Sunday

16th Jun 2019

Diplomats slam Commission over agencies relocation

  • "An evaluation is more than just stapling a number of papers together," one of the diplomats reportedly said of the Commission paper (Photo: clappstar)

Several diplomats have criticised the European Commission's assessment of the offers to host the London-based European Medicines Agency (EMA) and the European Banking Authority after Brexit, two EU sources told EUobserver.

At a so-called 'coreper' meeting of EU ambassadors in Brussels on Friday (6 October), the countries which are candidates to host one, or both, of the UK-based agencies, gave a three-minute presentation.

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Some diplomats expressed disappointment at the document the European Commission published last Saturday (30 September).

They had expected an assessment which would have included more differentiation between the bids, with one of the sources saying that the commission's paper was "not an assessment".

The document contained no ranking, and none of the 19 bids for EMA, or the eight bids for EBA, were disqualified as not fulfilling the criteria.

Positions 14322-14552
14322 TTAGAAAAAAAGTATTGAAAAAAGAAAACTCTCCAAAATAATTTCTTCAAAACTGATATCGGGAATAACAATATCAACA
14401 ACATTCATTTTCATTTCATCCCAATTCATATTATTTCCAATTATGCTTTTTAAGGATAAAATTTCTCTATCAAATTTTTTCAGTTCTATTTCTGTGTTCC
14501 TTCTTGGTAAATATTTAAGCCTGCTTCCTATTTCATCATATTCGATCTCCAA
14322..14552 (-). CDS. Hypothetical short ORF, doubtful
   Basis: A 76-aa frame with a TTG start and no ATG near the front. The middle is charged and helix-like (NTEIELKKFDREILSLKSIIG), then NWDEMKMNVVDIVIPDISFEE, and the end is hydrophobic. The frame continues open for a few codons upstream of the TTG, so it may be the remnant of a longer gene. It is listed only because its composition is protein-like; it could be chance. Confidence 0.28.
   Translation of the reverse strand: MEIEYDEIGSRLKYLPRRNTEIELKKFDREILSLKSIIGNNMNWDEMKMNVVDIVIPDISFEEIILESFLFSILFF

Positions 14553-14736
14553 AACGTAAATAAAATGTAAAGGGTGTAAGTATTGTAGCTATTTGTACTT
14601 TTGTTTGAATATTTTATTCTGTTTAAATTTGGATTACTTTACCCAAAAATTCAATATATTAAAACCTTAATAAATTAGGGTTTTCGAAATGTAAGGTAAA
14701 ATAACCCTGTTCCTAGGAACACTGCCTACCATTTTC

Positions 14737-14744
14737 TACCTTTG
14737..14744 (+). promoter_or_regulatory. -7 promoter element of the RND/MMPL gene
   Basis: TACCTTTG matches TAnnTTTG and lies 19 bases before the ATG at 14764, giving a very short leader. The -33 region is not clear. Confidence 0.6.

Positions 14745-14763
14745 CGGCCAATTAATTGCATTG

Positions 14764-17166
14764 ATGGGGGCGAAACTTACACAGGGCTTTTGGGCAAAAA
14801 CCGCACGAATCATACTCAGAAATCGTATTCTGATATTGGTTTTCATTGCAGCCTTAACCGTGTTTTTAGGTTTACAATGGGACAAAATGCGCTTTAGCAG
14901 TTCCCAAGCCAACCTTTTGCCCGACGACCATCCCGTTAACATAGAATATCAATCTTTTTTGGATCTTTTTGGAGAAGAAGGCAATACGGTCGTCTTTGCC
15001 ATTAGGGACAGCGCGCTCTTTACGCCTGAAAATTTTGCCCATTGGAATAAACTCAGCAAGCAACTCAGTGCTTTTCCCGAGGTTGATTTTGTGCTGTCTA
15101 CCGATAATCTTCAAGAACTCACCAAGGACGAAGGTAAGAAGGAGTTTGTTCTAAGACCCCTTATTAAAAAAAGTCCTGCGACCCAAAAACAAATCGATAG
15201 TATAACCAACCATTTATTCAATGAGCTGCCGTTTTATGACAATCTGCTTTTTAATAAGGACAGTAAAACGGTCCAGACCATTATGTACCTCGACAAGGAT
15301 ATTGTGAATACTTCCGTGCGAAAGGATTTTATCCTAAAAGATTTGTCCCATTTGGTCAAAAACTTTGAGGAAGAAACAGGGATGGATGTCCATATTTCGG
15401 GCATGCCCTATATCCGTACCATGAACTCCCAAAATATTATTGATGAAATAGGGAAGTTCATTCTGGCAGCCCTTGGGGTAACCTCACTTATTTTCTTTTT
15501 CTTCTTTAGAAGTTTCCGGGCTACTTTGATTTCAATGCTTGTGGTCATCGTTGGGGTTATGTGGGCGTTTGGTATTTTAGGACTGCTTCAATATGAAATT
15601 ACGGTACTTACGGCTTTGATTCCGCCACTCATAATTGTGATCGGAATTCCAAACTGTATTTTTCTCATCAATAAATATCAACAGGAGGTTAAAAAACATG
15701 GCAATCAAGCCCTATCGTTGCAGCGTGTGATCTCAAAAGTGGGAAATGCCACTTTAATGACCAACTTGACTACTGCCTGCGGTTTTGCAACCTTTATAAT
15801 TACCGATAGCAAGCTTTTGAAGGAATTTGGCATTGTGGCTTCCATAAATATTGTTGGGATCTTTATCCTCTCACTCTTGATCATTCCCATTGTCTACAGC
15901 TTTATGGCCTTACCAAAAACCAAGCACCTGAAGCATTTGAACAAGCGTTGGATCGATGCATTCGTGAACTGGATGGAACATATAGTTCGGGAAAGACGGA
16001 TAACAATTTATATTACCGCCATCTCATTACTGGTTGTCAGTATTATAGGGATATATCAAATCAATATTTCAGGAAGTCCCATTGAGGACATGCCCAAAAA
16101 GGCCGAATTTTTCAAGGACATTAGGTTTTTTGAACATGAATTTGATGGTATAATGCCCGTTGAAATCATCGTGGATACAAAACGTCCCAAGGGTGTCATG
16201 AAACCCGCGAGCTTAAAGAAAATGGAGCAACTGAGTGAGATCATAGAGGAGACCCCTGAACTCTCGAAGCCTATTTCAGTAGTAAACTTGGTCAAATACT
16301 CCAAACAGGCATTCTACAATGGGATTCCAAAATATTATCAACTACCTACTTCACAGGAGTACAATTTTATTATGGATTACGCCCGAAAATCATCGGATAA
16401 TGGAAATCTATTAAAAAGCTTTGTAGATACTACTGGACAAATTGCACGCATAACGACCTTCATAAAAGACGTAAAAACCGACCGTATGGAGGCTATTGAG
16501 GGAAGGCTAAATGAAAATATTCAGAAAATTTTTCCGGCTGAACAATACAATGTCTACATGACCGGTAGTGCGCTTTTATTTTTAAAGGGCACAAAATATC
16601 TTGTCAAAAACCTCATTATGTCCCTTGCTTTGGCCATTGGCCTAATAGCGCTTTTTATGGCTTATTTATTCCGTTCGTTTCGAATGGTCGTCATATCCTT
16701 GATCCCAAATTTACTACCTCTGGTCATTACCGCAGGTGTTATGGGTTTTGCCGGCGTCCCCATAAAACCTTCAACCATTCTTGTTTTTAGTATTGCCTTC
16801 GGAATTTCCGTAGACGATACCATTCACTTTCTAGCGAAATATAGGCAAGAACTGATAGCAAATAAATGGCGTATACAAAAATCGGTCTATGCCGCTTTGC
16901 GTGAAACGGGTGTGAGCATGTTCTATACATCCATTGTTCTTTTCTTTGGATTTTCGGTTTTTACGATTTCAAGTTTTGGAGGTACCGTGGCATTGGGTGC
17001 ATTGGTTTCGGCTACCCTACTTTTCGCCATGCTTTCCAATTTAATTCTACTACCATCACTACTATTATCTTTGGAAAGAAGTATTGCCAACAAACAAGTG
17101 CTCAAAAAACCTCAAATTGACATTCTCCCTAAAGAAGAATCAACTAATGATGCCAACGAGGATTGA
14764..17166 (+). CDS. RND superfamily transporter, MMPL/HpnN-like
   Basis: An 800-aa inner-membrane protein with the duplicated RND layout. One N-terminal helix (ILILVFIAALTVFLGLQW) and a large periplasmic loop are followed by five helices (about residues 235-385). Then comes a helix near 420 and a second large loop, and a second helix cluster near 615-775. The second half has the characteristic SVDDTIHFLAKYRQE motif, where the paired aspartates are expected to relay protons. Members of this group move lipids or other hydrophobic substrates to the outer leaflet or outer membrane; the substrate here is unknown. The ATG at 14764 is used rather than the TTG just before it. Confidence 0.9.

"An evaluation is more than just stapling a number of papers together," one of the diplomats reportedly said.

One source said the criticism mainly came from the Visegrad group, which consists of Czech Republic, Hungary, Poland, and Slovakia, and the Nordic EU members, which consist of Sweden, Finland, and Denmark.

The second contact said criticism came from "up north".

Another critique was that the commission's assessment had not verified the claims made in the countries' bids.

"Nothing has been checked," said one of the sources.

One example is a difference between the Austrian bid and the Slovak bid. Because Bratislava is quite near to Vienna's airport, the Slovaks had included the connectivity of Vienna's airport as an asset.

The two bids provided conflicting information - which made its way into the commission's report.

"The offer indicates the frequency of (direct) flights between Vienna and EU capitals, varying from seven flights to 85 flights per week," the commission wrote about Austria's bid.

"The offer indicates the frequency of direct flights to all capitals, ranging from 7 to 86 flights [per week] from Vienna Airport," it then wrote about Bratislava's bid.

The assessment had previously already received some public criticism, with Helsinki mayor Jan Vapaavuori, whose city is running to host the EMA, saying it "didn't bring anything essentially new to the race".

The first source also saw "the shadow of lobbying" already beginning to lurk over discussions, with member states in the race being careful not to ask too critical questions about the presentations, to avoid being seen as taking part in negative campaigning.

Spain reportedly gave its presentation "unperturbed" - without referring to the fact that its candidate city, Barcelona, is in the midst of a crisis following the illegal referendum on Catalan secession, and the harsh Spanish police violence that ensued.

Read more on EU agencies in EUobserver's 2017 Regions & Cities Magazine.

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